Frail and sick as she appeared, Amaril had strength in her, and within two days the fever broke “as much of its own accord as anything I could do,” the healer reported. “You may see her now, Aragorn, but be gentle. There was something fell on that dart, and though she complains not I deem it pains her still.” Then the healer let him into the sickroom and Aragorn got his first long look at Amaril daughter of Hador.
She was pretty, and perhaps she’d once been beautiful, for their was an ethereal nature to her thin face, as if the beauty that had now faded was still there, beneath the surface, waiting to bloom again. Clearly her road had not been kind; her too-pale young face was thin and bore lines of care that would never fade. She lay dozing, covered with a blanket and her arm bandaged. Someone had thought to trim her hair – it was not as ragged as it had been in the dungeon, but they had been forced to cut it even shorter and now she had a much more decidedly boyish air. Perhaps he could forgive Legolas’s mistake after all.
Aragorn settled himself on a stool at the bedside and watched, wondering what her reaction would be on waking. When they first met he had been only slightly better than his very worst, but now he’d had two days without Gollum to rest, bathe some more, shave and get his hair trimmed. Legolas had teased him that no matter what he did he would never be as handsome as an Elf, to which Aragorn had replied that at least he knew a woman when he saw one. He was not about to let his friend live down the mistake of believing Amaril to be a boy. For his part Legolas bore it with his usual even-temper. Legolas was not a particularly cruel or even stern Elf and it was only partially out of contrition that he came with Aragorn to pay that first visit on Amaril. Aragorn noted that the Elf remembered Amaril’s mistrust of his kind and remained out of her line of sight. Neither of them was sure what was to become of her. Aragorn had half a mind to take her home with him, but he wanted Gandalf’s counsel in the matter and the Gray Wizard refused to make any decisions before she woke up and explained herself.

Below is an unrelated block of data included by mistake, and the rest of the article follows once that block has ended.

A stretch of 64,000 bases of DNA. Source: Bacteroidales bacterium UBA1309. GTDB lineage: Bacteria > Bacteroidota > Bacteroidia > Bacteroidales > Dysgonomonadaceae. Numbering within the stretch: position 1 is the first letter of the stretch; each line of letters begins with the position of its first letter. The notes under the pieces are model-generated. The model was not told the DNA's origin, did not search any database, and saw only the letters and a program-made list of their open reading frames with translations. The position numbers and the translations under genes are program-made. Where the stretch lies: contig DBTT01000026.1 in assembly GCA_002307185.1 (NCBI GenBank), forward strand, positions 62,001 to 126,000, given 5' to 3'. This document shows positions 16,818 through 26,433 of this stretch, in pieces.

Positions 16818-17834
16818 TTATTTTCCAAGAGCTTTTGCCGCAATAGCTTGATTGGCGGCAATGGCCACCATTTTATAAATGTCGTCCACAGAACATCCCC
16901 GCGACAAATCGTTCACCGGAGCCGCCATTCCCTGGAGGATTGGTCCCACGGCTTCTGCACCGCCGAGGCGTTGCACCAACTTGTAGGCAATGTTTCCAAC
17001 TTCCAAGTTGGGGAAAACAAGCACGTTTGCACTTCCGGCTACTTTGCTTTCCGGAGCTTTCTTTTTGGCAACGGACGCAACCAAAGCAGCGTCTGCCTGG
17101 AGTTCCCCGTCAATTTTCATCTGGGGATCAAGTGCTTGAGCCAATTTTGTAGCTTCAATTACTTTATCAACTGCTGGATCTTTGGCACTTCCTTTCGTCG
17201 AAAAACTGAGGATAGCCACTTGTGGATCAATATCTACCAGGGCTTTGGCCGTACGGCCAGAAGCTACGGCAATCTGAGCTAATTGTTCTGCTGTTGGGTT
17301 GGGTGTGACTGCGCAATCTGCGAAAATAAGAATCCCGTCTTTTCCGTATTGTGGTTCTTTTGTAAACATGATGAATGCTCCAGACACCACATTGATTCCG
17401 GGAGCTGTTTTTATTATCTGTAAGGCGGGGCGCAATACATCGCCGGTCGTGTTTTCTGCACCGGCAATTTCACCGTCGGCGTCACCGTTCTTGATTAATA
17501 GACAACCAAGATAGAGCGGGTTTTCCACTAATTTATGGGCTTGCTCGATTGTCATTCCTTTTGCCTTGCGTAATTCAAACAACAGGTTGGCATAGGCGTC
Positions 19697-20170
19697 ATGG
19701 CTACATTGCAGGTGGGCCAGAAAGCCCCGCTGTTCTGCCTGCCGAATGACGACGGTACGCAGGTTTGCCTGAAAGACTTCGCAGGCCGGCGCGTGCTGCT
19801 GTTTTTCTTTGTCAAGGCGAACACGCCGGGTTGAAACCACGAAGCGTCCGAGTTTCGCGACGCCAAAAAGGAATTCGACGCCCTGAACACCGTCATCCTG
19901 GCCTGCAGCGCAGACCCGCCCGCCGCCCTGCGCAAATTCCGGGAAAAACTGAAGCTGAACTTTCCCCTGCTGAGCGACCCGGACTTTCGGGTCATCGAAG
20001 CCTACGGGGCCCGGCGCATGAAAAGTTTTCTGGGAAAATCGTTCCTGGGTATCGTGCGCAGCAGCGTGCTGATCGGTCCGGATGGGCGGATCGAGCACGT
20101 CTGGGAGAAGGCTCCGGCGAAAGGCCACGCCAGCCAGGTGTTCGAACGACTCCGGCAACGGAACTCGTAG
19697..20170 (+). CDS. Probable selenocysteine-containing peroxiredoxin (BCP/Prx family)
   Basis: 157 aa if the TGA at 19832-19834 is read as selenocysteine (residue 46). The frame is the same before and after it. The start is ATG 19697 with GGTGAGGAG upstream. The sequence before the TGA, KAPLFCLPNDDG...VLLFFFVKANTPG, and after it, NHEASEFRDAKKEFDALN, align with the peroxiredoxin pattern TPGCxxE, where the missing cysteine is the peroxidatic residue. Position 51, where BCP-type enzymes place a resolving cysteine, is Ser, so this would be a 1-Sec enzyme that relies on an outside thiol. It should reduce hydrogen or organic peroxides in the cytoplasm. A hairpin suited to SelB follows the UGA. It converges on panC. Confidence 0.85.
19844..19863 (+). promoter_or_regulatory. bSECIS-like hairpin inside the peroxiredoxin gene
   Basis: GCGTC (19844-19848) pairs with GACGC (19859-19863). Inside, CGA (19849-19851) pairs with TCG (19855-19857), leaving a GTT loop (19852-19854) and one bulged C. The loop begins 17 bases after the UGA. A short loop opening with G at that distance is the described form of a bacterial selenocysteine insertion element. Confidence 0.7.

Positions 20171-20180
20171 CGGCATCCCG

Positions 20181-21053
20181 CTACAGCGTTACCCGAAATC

He watched her sleep for a few moments, took her hand and called her name. She woke and addressed him as she would a king, once again naming him as one of the Edain. She seemed shocked to discover that she was in the caverns of Mirkwood still and shied away from much discussion of the Elves. “We left them and they will not speak with us,” she said. “That is what our elders say.” Aragorn didn’t look at Legolas. He didn’t need to see the Elf’s reaction to this all too true statement.
“Tell me of your people,” he replied instead, “for I have been to Rhûn and I have never so much as heard of the Harachin.”
“You would not have,” Amaril replied, “for we hide in our mountains, where there is no war or other evil things.”
“Evil things are rising from all over, even from where we least expect them. Soon a storm will break that none can hide from.”
“So we have been told before, by others who would have us make alliances, but whom do we trust, Aragorn of the Edain? Evil deceives with familiar faces, and even friendships prove deadly.” She gave the ring on Aragorn’s finger a significant glance.
“You know this symbol?” He held up his hand so she could take a closer look. She nodded after the briefest of glances. He’d thought she’d known him by some other means.
“It was worn by an Elven-King who came among us in the earliest days,” she replied and related to him the same history Thranduil had. Aragorn listened in astonishment, for she looked too young to be a master of lore. “We wandered far, always evading the forces of the Dark Lord. We had no wish for war, and so we forsook the light, but we shun the dark as well. We heard that Beleriand drowned, we heard that the Edain went away into the West, and then came back. All that time we have been here, in Eriador and then Rhovanion and Rhûn, hiding in mountains and valleys, leaving when it became too dangerous to stay. Rhûn is but the most recent, and among the Men there it is as you said: evil is rising. They have found us more than once since I have been alive, always demanding tribute and men to fight. Always we refuse and always they attack us. We have no place left to run to now, and they will come again for us, and when they do they will either force their Darkness on us or destroy us. So we are in a corner – we must either beg for help or stand and fight. That is why my brother Amlach and I persuaded our father to let us seek the West. We know that the Elves have no love left for us but Amlach and I thought that perhaps we could win a way across the Mountains of Mist. If we have to fight we will do so, for I can see the Shadow spreading. We would have our peace, a lasting peace, under the light of the Western skies, but that is for the good Men. It is redemption that we seek, for while we shun evil I deem we are not wholly good.” This, Aragorn privately thought, was a fair assessment.